The Covid-19 outbreak has shifted that perspective. 3D printing tech has had the opportunity to put its flexibility and adaptability to use in matching rapidly changing demand.
The most prominent example has been seen in healthcare equipment manufacturing, which has struggled to scale up production to meet the drastically increased demand for critical equipment including respirators, face masks, and testing swabs. 3D printing providers have stepped up to help fill in the gaps.
UNYQ, which manufactures 3D-printed prostheses for amputees, also converted its facilities to support emergency medical supplies manufacturing.
Another company, Origin, was one of four 3D printing companies that received authorization to provide 3D-printed medical equipment directly to healthcare providers. “With 3D printing, we can bring new designs to the market very quickly, and [the quality of the printers] are good enough to print things that work in the field,” noted Chris Prucha, founder and CEO of Origin.
These strengths are likely to continue to appeal to manufacturers after the immediate threat of Covid-19 has receded. Companies that can meet the specialized requirements of the healthcare industry could see a sustained boost in demand, as hospital networks and other providers look to augment the supply of essential equipment and materials in a cost-effective way.
3D printing — which constitutes a $63B global market, according to CB Insights’ Industry Analyst Consensus — will also continue to see increased adoption in industries including manufacturing, automotive, and robotics, thanks to its value in rapid prototyping.
Industrial automation and robotics
CONTAGION RISK ADDS NEW URGENCY TO industrial AUTOMATION
Automation was already on the rise prior to Covid-19, thanks to declining costs, improved functionality, and a broadening range of contexts in which robotics can be safely deployed.
As the pandemic set in, corporations found themselves facing a lose-lose situation: shut down factories and warehouses and let business grind to a halt, or keep the factories open and put employees at risk. Companies including Tesla and Amazon have faced criticism for keeping factories and warehouses open and endangering employees’ safety.
But automation has offered a solution. Companies specializing in industrial automation and robotics have seen a marked increase in demand as factories have scrambled to find ways to keep assembly lines moving.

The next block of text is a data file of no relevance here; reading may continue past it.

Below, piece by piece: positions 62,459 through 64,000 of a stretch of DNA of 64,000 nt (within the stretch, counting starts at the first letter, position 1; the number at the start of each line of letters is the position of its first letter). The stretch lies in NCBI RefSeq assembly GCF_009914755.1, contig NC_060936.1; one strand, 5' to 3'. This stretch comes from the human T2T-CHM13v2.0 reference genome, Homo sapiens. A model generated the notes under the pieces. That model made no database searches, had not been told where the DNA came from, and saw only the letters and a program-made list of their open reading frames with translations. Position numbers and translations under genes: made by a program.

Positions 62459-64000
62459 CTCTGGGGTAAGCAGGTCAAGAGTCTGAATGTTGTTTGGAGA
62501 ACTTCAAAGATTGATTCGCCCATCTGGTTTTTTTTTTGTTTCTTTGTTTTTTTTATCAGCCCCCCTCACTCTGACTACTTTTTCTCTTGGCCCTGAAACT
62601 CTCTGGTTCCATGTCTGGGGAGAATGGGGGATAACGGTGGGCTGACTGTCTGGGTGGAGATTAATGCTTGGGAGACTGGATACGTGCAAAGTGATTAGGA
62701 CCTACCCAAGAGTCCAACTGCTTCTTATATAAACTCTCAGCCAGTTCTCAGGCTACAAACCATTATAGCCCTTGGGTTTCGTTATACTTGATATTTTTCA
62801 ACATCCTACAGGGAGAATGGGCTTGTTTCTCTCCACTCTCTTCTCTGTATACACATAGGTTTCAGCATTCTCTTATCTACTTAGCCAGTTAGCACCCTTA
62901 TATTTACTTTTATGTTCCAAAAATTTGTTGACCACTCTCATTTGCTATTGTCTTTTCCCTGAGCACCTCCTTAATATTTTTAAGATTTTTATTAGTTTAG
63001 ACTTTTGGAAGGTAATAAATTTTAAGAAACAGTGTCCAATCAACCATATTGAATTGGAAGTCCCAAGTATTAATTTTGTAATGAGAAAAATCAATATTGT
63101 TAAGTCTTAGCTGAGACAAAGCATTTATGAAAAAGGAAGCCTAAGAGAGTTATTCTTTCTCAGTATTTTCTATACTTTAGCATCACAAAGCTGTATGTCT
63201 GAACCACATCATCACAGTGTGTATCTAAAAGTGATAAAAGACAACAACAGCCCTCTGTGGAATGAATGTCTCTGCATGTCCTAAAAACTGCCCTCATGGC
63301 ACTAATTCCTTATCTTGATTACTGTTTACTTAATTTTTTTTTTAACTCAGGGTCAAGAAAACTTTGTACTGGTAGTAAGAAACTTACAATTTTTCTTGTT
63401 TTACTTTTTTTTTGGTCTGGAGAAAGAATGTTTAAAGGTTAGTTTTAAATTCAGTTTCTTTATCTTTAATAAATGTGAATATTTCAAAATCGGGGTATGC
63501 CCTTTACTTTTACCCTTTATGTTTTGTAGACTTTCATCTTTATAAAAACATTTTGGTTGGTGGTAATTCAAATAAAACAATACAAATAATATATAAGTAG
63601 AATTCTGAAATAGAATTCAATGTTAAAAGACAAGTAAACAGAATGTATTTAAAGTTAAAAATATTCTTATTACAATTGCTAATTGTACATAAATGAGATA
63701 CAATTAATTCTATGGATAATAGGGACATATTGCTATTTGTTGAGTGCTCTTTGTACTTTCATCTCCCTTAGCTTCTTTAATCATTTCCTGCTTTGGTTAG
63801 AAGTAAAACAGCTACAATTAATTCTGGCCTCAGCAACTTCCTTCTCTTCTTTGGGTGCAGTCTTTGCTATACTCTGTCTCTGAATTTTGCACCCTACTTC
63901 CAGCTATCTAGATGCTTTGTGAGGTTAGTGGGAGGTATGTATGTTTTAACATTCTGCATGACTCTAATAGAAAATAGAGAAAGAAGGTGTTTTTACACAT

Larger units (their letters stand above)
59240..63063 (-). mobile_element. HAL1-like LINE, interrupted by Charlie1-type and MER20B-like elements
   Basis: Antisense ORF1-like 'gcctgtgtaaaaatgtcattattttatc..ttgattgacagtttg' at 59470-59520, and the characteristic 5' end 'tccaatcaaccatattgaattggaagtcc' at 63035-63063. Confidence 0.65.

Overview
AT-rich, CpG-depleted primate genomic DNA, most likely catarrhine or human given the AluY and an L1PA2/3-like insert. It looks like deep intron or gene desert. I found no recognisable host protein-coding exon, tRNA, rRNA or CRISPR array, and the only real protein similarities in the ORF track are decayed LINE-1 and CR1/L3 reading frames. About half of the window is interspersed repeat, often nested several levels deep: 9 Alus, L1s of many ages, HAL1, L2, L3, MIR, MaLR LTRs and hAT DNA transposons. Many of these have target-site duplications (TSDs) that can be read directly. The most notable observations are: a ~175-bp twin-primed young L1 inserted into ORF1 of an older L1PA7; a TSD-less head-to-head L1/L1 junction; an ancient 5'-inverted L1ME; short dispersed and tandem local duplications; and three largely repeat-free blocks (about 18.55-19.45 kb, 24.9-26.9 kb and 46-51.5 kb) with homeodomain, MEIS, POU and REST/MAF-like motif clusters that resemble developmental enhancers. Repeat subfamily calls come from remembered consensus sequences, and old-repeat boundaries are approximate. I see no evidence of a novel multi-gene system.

For example, supply chain automation startup Fetch Robotics, which provides autonomous mobile robots to warehouses, saw a 63% increase in inbound requests from February to March 2020. The company was acquired in July 2021 by Zebra Technologies, an automatic identification and data capture products manufacturer.
Source: Fetch Robotics
“The thing that we’re hearing from customers is that many of their budgets have been frozen except for budgets for automation,” says Fetch CEO Melonee Wise. “We’ve been fielding a lot of inbound from new customers around, ‘How can robots enable us to continue manufacturing while keeping social distancing?'”
Automation is not a stopgap — it’s a permanent shift in the way that companies do business. It represents an estimated $337B global market, according to CB Insights’ Industry Analyst Consensus.
The organizations that move to further automate their operations during the crisis will most likely keep those automations in place after the crisis has passed, and adoption will spread beyond them as other companies automate to keep up.
Retail: Shopping goes even more online as grocery joins the e-commerce ranks
Between disruptions to the global supply chain, widespread store closures, lingering economic uncertainty, and rapidly declining consumer confidence, retailers are justifiably anxious about how their businesses will survive.
However, some believe that the pandemic has merely accelerated trends that were already well underway. For example, online grocery services had already been gaining steam, while lockdown and shelter-in-place orders made them a necessity for millions of people.
Covid-19 may have revealed the weaknesses inherent in the just-in-time logistics favored by many supermarket retailers, but it has also created new opportunities for companies to shore up those vulnerabilities.
surging DEMAND DRIVes TECHNOLOGICAL INNOVATIONS in the space and CREATes JOBS
Prior to Covid-19, the online grocery market was a high-growth sector dominated by major retailers, such as Amazon and Walmart.
But it only accounted for about 6% of the wider grocery retail market.
The pandemic has driven unprecedented demand for online grocery services, including many consumers trying online grocery delivery for the first time. Independent retailers and nationwide chains alike have struggled to keep up. Orders that once took hours to fulfill are being delayed by weeks in areas hit particularly hard by Covid-19, such as New York City.
Larger players with significant spending power, like Amazon and Walmart, have invested in emerging technologies, such as automated fulfillment. Meanwhile, many smaller grocers that lack the resources to invest in automation have turned to third-party services like Instacart.
Instacart experienced a 150% increase in orders in March 2020. The company hired an additional 300,000 personal shoppers to accommodate the demand that year. As of March 2021, Instacart had 500,000 contractors. FreshDirect, an online grocer serving the New York City metropolitan area, saw a 60% increase in online activity in March 2020 compared to the same period in 2019. Target saw sales for its curbside pickup program grow by 734% year-over-year in Q2’20.